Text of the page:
Daring Bakers April 2010: Steamed Sponge Pudding

I joined Daring Bakers in February, and I had been patiently waiting until I would be able to participate in my first challenge. The challenge was to use suet (cow fat—the equivalent of pork lard), and to cook a pudding in the traditional steaming method.

In my mind, I’ve always associated steamed puddings with Christmas and winter. My grandmother used to order a Christmas pudding (with hard sauce) every Christmas and it would always be served at the table alongside our home-made fruit cake. I really liked Christmas pudding more than fruit cake because it was moist and you could spread butter on it. Who wouldn’t love that?

But right now, it’s April, and sunny, and I have zero desire to eat boozy dried fruits. The other option was to make a savory pudding: typically kidneys and steak in sauce encased in a pastry shell, that is then steamed until cooked. That did not sound like an appetizing option.

I was almost certain I would pass on this first challenge. Then I remembered that in November of last year I bought a pudding pan at a discount store because I wanted to try my hand at making Christmas pudding. This was my one chance to put that piece of equipment to good use! I thought that it is called a challenge for a reason! I had to find a recipe that would fit in with the spirit of the challenge and that would satisfy my craving for something light and sweet. I knew I would have to forgo the suet part, but stick to a dessert made with the steaming method. After some googling I found this website.

The pudding in the pictures looked moist, and tempting. I had always wanted to try that recipe from Nigella Lawson’s How to be a Domestic Goddess. I reached towards my bookcase looking for the book… wait, where is my book? Hmmm… that’s right, I lent it to a family member years ago and it was never returned to me. That is probably the reason why I never got around to making the recipe. The decision was made. I was making Nigella Lawson’s steamed pudding. I reached deep in the back of my kitchen cabinet to retrieve the long forgotten pudding pan, and got to work.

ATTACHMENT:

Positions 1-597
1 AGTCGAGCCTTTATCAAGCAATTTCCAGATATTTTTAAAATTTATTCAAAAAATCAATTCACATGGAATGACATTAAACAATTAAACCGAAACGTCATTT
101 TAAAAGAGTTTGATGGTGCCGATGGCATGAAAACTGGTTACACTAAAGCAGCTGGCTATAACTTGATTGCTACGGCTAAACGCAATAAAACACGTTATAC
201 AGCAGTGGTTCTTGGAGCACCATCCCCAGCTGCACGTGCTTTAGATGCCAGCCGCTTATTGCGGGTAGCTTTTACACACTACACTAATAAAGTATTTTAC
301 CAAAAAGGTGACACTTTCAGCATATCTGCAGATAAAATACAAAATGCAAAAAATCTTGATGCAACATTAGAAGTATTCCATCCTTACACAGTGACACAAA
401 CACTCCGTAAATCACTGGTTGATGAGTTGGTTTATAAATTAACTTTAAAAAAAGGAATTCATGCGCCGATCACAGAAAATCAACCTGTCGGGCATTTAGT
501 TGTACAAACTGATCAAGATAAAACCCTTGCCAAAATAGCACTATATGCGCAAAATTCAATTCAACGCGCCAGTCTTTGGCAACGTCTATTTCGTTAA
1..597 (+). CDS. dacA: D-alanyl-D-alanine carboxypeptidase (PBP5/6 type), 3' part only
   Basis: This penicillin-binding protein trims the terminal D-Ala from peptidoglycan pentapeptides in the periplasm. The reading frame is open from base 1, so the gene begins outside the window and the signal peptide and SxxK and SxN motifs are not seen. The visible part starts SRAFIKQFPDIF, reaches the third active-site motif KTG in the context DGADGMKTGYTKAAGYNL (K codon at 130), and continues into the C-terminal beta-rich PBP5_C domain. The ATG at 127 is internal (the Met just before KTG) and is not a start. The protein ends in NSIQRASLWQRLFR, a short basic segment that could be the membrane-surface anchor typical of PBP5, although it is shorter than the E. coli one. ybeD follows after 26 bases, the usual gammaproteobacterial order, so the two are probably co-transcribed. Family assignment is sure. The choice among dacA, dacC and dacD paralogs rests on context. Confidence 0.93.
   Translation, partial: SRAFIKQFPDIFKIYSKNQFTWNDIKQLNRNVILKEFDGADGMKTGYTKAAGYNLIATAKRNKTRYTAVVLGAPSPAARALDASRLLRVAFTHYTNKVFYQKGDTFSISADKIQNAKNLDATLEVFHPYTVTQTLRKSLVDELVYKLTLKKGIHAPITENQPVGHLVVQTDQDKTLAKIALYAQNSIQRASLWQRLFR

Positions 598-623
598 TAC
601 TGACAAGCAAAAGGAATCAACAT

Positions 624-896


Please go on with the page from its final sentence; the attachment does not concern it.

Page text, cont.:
This was also a good chance to use the last of the araucana eggs and meyer lemons I had in the fridge.

And a chance to try a new ingredient: golden syrup. At first I thought it was just like corn syrup, but it isn’t. It is made from cane sugar.

And here it is, beautiful golden brown, oozing with syrup. I served it with vanilla bean custard. The pudding is very sweet with a hint of lemon. It’s perfect with the creaminess of the vanilla bean custard sauce. It would also be great with vanilla ice cream.

Steamed Sponge Pudding

• ¾ cup unsalted butter, at room temperature
• 1 cup plus 2 tablespoons flour
• 1 ½ teaspoons baking soda
• ½ teaspoon salt
• ¾ cup sugar
• 3 large eggs
• zest and juice of one Meyer lemon
• 3 tablespoons heavy cream

For the syrup
• ¾ cup golden syrup
• zest and juice of one Meyer lemon

1. Prepare water bath. In a large pot that fits your pudding bowl/pan, place steamer fill pot ensuring that the amount of water comes 2/3 of the way up the sides of your pudding bowl/pan. Bring water to a boil while you prepare the pudding.
2. In the bowl of an electric mixer, cream butter and sugar until fluffy. Add eggs one at a time. Mix in lemon zest and juice. Mix in flour. Mix in heavy cream.
3. Prepare the syrup. Stir the golden syrup, lemon zest, and lemon juice together.
4. Grease your pudding bowl/pan with butter. Pour in the syrup mixture. Pour in the batter. Cover with parchment paper and tie with kitchen twine. Cover with aluminum foil and tie with kitchen twine. If your basin/pan does not have handles, you will have to make a little handle with twine in order to be able to fish it out of the water once it’s ready. Just tie twine around the bowl, and then tie a piece of twine on opposite sides of the bowl
5. Place pudding basin/pan. Lower heat to simmer. Simmer the pudding for 2 hours. Checking every 30 minutes to ensure that the pan has enough water. Water should come 2/3 of the way up the sides of your pudding bowl/pan at all times.
6. After 2 hours of simmering, remove the pudding bowl/pan out of the pot. Cool for about 5 minutes, and then turn onto a rimmed plate. Serve with vanilla bean custard.

Vanilla Bean Custard

• 2 egg yolks
• 2 tablespoons sugar
• ½ cup whole milk
• ½ cup heavy cream
• ½ vanilla bean, split lengthwise

In a bowl, whisk together egg yolks and sugar until thick and creamy
1. Place milk, cream, and vanilla bean inside a heavy bottomed saucepan and bring to a simmer.
2. Slowly whisk milk mixture into the egg yolk/sugar mixture. Return mixture back to saucepan and heat on medium low heat, stirring often, until it thickens about 5 minutes. Strain mixture through a fine sieve. Cool, covered, in the refrigerator.

Author: onevanillabean

I have loved cooking and baking since I was 5 years old. It was the one activity that I would share with all my extended family. Like most people, I love traveling. I love visiting the markets, exploring unknown ingredients, and bringing them back home with me for inspiration. I find that recipes with simple and pure ingredients yield the best results.

3 thoughts

  1. Ooo, your pudding looks divine! And you’re one of a few people who actually has the steaming bowl specifically for steamed puddings… that should be worth extra marks 🙂 Great job on this month’s challenge, keep up the great bakes.

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